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Those living or visiting here who are retired US military already have very good US Government Insurance called Tricare Select OS.  To use overseas they must have both part A and B medicare coverage. It has excellent coverage for Retired and their families.

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45 minutes ago, DepDavid said:

And what about those over 60 who can’t get insurance?  Is there going to be a plan available for them?

 

44 minutes ago, Longcut said:

What happens when you are too old to obtain insurance?

 

40 minutes ago, steve73 said:

Or those with pre-existing conditions..?

 

Patience is called for. All of the above will no doubt be covered by the following (copied from the OP):

 

Quote

...Details and guidelines pertaining to the amendment were being jointly formulated by the Public Health Ministry, the Foreign Ministry, the Interior Ministry, the Immigration Bureau, the Office of Insurance Commission, the Thai General Insurance Association, and the Thai Life Assurance Association...

 

 

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Proposal makes sense except (as someone above pointed out) the out-patient requirement. Visits are too cheap to need coverage.

 

In any case, count on the insurance companies to tailor packages to the new requirements once they're official. Hopefully, there'll be competition and they don't get too greedy.

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I am American and was insured in Thailand till I was 65 at which time I had to sign up for Medicare in USA along with supplement plan which is not cheap and offers no foreign coverage although supplement plan provides the first two months for travel insurance. Now I stay here 7 months a year and I purchase travel insurance from Pacific Cross while here. No more O-A visa for me if I had to buy insurance here too if it was available at all (cost would be high too). They have not thought this matter through properly and need to look at how people from different countries would be affected.

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well i have just been trying to get quotes for insurance and i cant because i have a hepatic condition. We have just been given documents to say all the land we own we can not sell because originally it was army land.

So if this ridiculous rule is implemented my family will be forced to basically lose everything and thailand will lose the fortune i spend here. 

Im too old for this sht but a lil young to retire even though been basically retired since early 30s. great! My children will be happy!!!!!!!

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Perhaps they’ll re-introduce the Previous Ferang Health Insurance policy which the previously elected Government introduced ?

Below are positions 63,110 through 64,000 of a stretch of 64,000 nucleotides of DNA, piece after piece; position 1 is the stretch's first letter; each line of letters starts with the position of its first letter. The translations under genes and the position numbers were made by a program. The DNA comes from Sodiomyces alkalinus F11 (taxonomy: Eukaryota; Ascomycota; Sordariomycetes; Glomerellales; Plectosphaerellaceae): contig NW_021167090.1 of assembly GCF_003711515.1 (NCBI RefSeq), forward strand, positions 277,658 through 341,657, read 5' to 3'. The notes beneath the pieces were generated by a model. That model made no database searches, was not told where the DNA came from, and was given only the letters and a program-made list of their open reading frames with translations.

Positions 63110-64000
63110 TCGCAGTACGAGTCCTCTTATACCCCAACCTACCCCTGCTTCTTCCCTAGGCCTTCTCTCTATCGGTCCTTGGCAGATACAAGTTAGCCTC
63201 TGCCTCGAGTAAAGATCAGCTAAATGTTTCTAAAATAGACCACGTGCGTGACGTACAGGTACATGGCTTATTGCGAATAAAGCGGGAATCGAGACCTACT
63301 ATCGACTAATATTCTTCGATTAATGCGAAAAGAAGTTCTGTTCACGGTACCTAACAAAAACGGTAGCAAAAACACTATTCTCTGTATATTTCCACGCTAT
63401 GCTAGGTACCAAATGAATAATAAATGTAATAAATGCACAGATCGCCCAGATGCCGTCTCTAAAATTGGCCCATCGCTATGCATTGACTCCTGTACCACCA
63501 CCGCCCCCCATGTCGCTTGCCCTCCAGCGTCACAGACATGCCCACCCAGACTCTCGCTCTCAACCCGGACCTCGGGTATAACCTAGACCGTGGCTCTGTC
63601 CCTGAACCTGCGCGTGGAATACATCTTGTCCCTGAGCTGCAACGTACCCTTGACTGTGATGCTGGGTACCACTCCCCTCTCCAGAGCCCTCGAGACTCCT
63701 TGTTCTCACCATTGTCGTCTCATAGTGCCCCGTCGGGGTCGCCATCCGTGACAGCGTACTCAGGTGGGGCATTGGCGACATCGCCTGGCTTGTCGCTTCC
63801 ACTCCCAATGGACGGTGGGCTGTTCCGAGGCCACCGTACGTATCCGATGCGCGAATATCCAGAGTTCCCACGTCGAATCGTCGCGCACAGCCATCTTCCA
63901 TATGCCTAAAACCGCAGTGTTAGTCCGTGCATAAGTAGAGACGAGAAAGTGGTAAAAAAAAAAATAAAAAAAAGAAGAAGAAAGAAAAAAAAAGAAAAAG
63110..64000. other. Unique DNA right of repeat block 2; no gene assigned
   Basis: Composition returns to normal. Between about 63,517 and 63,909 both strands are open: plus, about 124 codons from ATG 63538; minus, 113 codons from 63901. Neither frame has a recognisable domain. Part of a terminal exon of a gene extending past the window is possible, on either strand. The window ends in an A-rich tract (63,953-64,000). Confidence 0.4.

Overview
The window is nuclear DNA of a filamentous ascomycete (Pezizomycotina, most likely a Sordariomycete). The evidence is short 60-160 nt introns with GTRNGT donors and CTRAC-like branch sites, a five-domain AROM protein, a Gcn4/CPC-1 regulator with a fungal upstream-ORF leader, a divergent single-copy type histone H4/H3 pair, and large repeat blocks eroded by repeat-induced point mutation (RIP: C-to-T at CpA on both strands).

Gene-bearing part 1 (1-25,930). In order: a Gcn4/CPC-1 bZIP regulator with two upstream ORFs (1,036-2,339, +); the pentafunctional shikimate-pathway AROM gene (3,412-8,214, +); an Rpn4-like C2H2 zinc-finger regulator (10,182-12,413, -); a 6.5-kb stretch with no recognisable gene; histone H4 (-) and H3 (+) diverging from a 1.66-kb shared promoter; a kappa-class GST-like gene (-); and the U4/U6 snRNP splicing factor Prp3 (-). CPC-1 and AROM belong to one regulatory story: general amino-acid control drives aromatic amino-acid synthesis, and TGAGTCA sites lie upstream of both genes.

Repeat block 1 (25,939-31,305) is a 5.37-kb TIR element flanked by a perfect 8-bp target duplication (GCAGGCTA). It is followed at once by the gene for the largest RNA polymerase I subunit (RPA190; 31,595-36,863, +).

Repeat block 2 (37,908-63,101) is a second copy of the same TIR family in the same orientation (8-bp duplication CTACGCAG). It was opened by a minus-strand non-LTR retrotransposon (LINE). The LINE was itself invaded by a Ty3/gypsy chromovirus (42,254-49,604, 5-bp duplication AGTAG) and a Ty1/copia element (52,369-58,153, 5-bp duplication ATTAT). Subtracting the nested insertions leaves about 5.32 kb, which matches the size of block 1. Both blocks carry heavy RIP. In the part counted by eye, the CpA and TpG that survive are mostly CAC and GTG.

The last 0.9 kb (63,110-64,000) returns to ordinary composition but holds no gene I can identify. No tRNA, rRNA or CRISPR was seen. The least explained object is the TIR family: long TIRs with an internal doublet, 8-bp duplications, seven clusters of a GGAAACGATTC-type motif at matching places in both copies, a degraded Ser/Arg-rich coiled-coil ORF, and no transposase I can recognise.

This excellent Policy was however Ditched, by the current Junta, leaving many who dropped their ovrrseas policies to , in Good Faith purchase the THAI GOVERNMENT Policy, OUT IN THE COLD !

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5 hours ago, DepDavid said:

And what about those over 60 who can’t get insurance?  Is there going to be a plan available for them?

<deleted> plan with a plane ticket to your passport country... it's not like they care

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5 hours ago, anterian said:

I thought that was the basic point of the 800 kBaht, to show that one could cover medical expenses. 

this is very specific to O-A visa and is quite frankly a good idea

 

what I would like to see is an option for expats to subscribe to an in country healthcare system similar to Thais, it would cover those on retirement extensions - why not, we live here

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9 hours ago, Youlike said:

And what about the VIP visa's, do they also need to take or show a healthcare insurance to stay in their condo? (some condo's gave a VIP visa for free if you bought a unit from them).

Well what about all visas.

 

Maybe I'm missing a point but i'm wondering they are targeting 1 year O A visas.

 

Surely it's very possible visitors can find themselves in trouble with medical costs on any visa?

 

 

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And you thought the 800K baht rule was the end of it!

Hogs are at the trough here folks, 800K was so easy, now the insurance company who really have the money will push this threw in no time. 

Banks and insurance are the two richest businesses around in Thailand. Just a matter of time now.

 

I can see a time where you will have to show immigration the 800K and the paid up insurance policy for and extension of stay.